A Buddhist, Damcho Pamo
B.Sc.Biological Sciences, P.G.C.E, Dip. Health Ed., BWY Diploma in Yoga Teaching
She taught yoga for twenty years specialising in individual yoga therapy sessions and yoga for pregnancy. Her experience also included teaching 5 classes a week for a year in a top security prison for men. During her time as a yoga teacher she conducted some university based research about the psychological effects of yoga technique practice. The subjects of her study were sixth formers who were taught yoga in a co-educational setting. Her findings indicated that yoga practice can contribute to mental well-being. However for a small percentage of the students there were negative effects such as in the evening after the morning yoga class students feeling demotivated in relation to their academic studies and feeling tired after the class. In 1997 she adopted a daily meditation practice and for the following four years attended intensive Zen retreats. The last of these retreats witnessed her experiencing extreme adverse mental states. It seems likely that the daily meditation practice and the intensive retreats contributed to the development of these states. Further details of this chapter in her life are given on the Evidence from Stories section of this website. After her recovery in 2004 she re-engaged with Buddhism and in 2013 became a Buddhist in the Tibetan Buddhist tradition. She now facilitates a meditation group that meets regularly.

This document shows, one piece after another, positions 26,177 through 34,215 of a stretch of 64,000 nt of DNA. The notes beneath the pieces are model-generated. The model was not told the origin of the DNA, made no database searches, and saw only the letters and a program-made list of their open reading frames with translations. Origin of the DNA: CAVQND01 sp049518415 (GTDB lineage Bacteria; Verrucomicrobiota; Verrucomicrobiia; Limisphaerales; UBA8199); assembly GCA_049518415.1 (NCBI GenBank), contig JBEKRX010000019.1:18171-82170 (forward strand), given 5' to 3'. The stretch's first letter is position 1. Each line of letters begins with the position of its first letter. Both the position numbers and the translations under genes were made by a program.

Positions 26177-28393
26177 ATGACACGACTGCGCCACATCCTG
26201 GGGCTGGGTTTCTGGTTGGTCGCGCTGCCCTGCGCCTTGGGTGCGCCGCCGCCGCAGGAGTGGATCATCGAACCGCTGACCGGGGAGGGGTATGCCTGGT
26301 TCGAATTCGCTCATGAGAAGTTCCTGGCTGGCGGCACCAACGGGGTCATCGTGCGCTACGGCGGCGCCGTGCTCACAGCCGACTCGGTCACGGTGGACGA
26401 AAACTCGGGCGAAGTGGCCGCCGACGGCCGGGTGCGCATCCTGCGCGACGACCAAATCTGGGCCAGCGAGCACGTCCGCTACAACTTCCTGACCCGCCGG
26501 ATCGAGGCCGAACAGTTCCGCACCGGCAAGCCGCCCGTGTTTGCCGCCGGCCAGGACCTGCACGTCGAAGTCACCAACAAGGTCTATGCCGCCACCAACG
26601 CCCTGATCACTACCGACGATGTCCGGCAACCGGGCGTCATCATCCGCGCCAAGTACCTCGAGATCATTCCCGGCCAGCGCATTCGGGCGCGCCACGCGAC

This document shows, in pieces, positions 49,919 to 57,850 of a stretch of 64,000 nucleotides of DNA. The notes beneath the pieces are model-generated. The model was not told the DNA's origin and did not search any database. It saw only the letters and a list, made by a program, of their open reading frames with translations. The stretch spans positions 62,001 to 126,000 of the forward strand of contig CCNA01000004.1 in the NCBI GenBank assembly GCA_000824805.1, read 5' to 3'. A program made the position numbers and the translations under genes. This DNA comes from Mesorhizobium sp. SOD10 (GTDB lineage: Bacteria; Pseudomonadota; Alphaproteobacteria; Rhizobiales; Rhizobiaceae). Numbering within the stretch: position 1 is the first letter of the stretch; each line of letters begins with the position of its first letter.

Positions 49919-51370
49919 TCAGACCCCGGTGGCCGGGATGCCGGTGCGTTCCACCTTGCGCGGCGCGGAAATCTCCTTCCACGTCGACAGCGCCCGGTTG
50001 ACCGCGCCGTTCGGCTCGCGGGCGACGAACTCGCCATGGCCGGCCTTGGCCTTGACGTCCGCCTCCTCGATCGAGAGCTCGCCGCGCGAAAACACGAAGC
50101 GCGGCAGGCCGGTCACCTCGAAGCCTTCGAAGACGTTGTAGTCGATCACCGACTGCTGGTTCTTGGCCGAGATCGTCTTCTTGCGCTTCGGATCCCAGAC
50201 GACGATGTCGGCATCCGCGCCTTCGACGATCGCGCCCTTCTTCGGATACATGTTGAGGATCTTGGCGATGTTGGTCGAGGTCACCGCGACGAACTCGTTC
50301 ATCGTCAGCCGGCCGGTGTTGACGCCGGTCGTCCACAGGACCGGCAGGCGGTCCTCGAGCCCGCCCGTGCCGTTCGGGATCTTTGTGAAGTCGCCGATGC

Research Psychologist, Dr. Miguel Farias
Dr Miguel Farias began his academic career at the University of Lisbon, where he studied psychology and psychotherapy, before moving to Oxford to do his doctorate with Dr Mansur Lalljee and Prof Gordon Claridge. His doctoral research focused on the attitudes, values and personality of people attracted to alternative spiritual ideas and practices.
Following his DPhil, Miguel was a postdoctoral research fellow at the Ian Ramsey Centre and the Oxford Centre for Science of the Mind, where he worked with philosophers and neuroscientist on a brain imaging study of the analgesic effects of religious beliefs. He moved back to the Department of Experimental Psychology as a Lecturer and carried out new research on conspiracy beliefs, pilgrimage, and the stress-buffering effects of believing in science.
Around 2010, in collaboration with the Prison Phoenix Trust, he embarked on the first randomized-controlled trial of the effects of yoga and meditation in prisons. This eventually led him to write, together with clinical psychologist Catherine Wikholm, a book that examines the science and myths about the effects of meditation, including its potential for healing and harm. In 2014, he joined Coventry University to lead the Brain, Belief and Behaviour research group, where he is carrying out new research on the modification of beliefs.
Other interests: Miguel is an amateur musician, currently trying to learn the 12-string Portuguese guitar given to him by his grandfather.
He writes regularly for proper musicians and has also written a short illustrated children’s book.